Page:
RC08 - Legislative Specialists

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A) Upcoming


We are delighted to announce the Fourteenth Workshop of Parliamentary Scholars and Parliamentarians, which is to be held on Saturday 27 July and Sunday 28 July 2019.  The venue is the same as for earlier Workshops: Wroxton College in Oxfordshire, UK, an ideal venue for international gatherings. See here for the Call for Papers.


RC08 Legislative Specialists (RCLS) will organize a number of panels at the 25th IPSA World Congress of Political Science, July 21-26, 2018 in Brisbane, Australia.

The IPSA call for panels and papers will open May 10. Deadline: October 10, 2017. Make sure the proposals are submitted to the RC08 session.

Panel proposals should include a chair, discussant(s) and 4-6 papers, just like the “closed panels” before. The former “open panels” have been dropped this time. RC08 will assess individual paper proposals and form panels within the RC08 session.

See https://wc2018.ipsa.org/ or contact RC08 Program Chair Hilmar.Rommetvedt@iris.no for further information.

Please find below two Calls for Papers for RC 08 panels at the 2018 Congress in Brisbane.

CfP: Voluntary and Involuntary Exits from Parliaments: Post-parliamentary Careers of MPs

Panel Proposal for the 25th World Congress of Political Science for RCLS / RC 08 Legislative Specialists (21-26 July 2018, Brisbane)

Convenor: Michael Edinger
Chair: Michael Edinger, Friedrich Schiller University Jena
Co-Chair: Marija Taflaga, Australian National University Canberra
Discussant: Csaba Nikolényi, Concordia University Montreal

Parliamentary recruitment is a well-established sub-discipline of parliamentary research, and candidate selection has recently been attracting more attention from scholars. However, hardly any research has been conducted on the exits from parliament or on the careers of former Members of Parliament. This is surprising because such research promises to substantially enhance our knowledge of the career strategies of politicians, the relevance of membership and positions in parliament for political careers, and the commitment to parties when party discipline is no longer imminent.

The proposed panel will address research on MPs and their careers beyond their term in parliament. It will examine all aspects of parliamentary exit – voluntarily or imposed, during or at the end of a term, caused by electorates or selectorates – just as the variety of career paths following the departure from the legislative assembly.

Empirical research on the circumstances of departure from parliament should provide a much better understanding of career trajectories and patterns. The papers may also investigate former MPs and their post-parliamentary activities in order to learn about the permeability of the political sector, the cohesion of political parties, or their capacity of patronage. The panel should further provide new insights into the function of parliaments for political careers ranging from episodic membership (waiting room) to a final career destination, and from serving as a retirement home to a springboard to higher offices.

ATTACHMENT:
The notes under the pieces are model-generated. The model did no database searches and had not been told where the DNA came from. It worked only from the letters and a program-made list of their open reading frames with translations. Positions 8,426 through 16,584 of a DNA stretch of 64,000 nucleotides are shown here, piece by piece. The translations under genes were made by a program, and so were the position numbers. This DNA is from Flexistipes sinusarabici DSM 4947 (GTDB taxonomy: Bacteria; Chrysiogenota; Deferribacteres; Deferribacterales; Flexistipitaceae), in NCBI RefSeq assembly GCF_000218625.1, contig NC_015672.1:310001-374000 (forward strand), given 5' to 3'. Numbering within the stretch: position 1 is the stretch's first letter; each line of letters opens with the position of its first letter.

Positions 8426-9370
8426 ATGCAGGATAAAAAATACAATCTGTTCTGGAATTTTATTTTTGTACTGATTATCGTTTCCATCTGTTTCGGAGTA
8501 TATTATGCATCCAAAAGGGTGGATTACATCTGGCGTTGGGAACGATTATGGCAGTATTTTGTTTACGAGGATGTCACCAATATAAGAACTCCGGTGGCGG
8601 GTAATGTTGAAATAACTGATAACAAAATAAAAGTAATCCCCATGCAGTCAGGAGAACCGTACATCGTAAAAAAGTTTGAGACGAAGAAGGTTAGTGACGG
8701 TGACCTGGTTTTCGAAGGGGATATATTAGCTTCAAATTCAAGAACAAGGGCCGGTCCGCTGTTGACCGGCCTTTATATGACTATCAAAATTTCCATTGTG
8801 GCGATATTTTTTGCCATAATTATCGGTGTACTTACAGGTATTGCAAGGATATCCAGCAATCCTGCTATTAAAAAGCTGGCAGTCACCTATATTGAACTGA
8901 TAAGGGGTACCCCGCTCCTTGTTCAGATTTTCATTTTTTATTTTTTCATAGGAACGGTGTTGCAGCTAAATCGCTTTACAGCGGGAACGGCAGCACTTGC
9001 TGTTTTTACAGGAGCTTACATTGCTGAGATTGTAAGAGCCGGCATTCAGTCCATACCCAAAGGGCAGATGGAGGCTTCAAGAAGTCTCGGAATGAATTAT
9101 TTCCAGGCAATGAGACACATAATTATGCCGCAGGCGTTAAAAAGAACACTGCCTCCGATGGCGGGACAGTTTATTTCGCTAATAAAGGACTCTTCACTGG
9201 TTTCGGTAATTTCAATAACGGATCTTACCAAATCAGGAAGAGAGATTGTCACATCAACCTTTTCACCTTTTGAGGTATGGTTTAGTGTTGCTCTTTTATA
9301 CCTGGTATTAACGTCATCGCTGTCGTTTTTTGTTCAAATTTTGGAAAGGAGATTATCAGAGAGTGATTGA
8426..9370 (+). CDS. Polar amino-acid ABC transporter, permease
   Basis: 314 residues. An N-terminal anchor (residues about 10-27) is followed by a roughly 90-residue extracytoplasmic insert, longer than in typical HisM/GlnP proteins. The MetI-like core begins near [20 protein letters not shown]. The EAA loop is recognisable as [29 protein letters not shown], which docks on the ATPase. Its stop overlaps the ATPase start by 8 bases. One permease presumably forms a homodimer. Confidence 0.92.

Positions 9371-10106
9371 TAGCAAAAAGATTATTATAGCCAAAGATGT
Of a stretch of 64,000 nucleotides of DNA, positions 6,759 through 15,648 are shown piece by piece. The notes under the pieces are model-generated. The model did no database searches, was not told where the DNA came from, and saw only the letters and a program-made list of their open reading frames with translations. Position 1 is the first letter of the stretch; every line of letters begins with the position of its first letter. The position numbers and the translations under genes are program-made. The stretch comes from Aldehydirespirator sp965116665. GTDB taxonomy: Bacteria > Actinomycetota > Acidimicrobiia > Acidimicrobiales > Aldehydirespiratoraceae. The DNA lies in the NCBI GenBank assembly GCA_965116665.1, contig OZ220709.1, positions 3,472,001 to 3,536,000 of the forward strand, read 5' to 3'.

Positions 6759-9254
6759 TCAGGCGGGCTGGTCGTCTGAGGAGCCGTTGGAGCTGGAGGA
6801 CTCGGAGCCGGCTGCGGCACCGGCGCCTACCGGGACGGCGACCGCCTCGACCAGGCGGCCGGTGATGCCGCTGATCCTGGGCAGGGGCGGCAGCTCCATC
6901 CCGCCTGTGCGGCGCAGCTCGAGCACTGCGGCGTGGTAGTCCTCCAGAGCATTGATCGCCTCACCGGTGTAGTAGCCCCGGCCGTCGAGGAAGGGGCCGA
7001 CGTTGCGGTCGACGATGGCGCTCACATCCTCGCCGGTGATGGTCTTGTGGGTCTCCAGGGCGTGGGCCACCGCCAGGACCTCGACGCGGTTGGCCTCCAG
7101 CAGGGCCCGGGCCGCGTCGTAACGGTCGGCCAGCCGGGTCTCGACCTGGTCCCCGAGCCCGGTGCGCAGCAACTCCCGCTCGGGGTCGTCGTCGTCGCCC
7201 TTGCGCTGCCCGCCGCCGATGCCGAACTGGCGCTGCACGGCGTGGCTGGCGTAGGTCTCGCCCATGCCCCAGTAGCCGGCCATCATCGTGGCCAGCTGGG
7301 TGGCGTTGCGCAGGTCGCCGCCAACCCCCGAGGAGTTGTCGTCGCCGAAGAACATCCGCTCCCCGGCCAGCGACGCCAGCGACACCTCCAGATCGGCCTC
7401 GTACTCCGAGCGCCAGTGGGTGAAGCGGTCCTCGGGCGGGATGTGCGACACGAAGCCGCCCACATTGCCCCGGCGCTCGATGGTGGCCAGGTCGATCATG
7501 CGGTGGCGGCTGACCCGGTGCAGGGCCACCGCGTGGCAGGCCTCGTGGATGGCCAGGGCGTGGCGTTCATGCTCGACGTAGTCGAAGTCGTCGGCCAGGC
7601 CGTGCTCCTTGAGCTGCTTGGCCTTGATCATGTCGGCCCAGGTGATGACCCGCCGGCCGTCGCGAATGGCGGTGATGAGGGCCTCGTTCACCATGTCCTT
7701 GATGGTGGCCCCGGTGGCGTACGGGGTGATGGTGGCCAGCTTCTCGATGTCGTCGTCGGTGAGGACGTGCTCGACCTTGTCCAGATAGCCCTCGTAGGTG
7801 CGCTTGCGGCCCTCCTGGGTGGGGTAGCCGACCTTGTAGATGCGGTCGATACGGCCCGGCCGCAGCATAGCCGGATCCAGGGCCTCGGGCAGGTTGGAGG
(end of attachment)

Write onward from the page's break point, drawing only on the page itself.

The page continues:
Conceptual approaches may include perspectives from representation or delegation theory, elite studies, and research on political careers, among others. Contributions are invited from both junior and senior scholars and may involve a qualitative, quantitative or a mixed-methods design. Paper proposals by scholars from the Global South are particularly welcome as are comparative papers.

Please send your paper proposal to Michael Edinger by 15 August 2017.

Dr. Michael Edinger
Friedrich Schiller University Jena

CfP: The Decline of National Parliaments?

Panel Proposal for the 25th World Congress of Political Science for RCLS / RC 08 Legislative Specialists (21-26 July 2018, Brisbane)

Convenor & Chair: Zdenka Mansfeldová, Czech Academy of Sciences; Discussant: Petra Guasti, Johann Wolfgang Goethe University Frankfurt

The processes of globalization and Europeanization fundamentally influence the role and functioning of national parliaments. Electoral and political participation continue to wane, negatively affecting input legitimacy, the ability of the national parliaments legislate is limited by supranational rules, their input into supranational (i.e. for Europe EU) legislation procedurally constrained. In the wake of growing populism and calls for direct democracy, we ask – are we seeing the inevitable decline of representative democracy and its institutions (parliaments)? Parliaments adopt various strategies to address these issues - increasing transparency, procedural and output legitimacy. One example is the direct interaction between parliaments and organized interests during the legislative process. This panel focuses on the interaction between the parliament and organized interest groups, posing the question whether strengthening these forms of interactions has the potential to strengthen the legitimacy of national parliaments by bridging the gap between citizens and institutions of representative democracy.

This panel welcomes comparative papers that contribute to the broader comparative research on the interaction between national parliaments and organized interests (civil society, trade unions, and lobby groups). We particularly welcome comparisons between CEE and other transition countries around the world, but theoretically driven papers with single case studies are also welcome.

Please send your paper proposal to Zdenka Mansfeldová (zdenka.mansfeldova[at]soc.cas.cz) by 15 August 2017.

Published on Wednesday, October 7 2009 by Erik Fritzsche, M.A.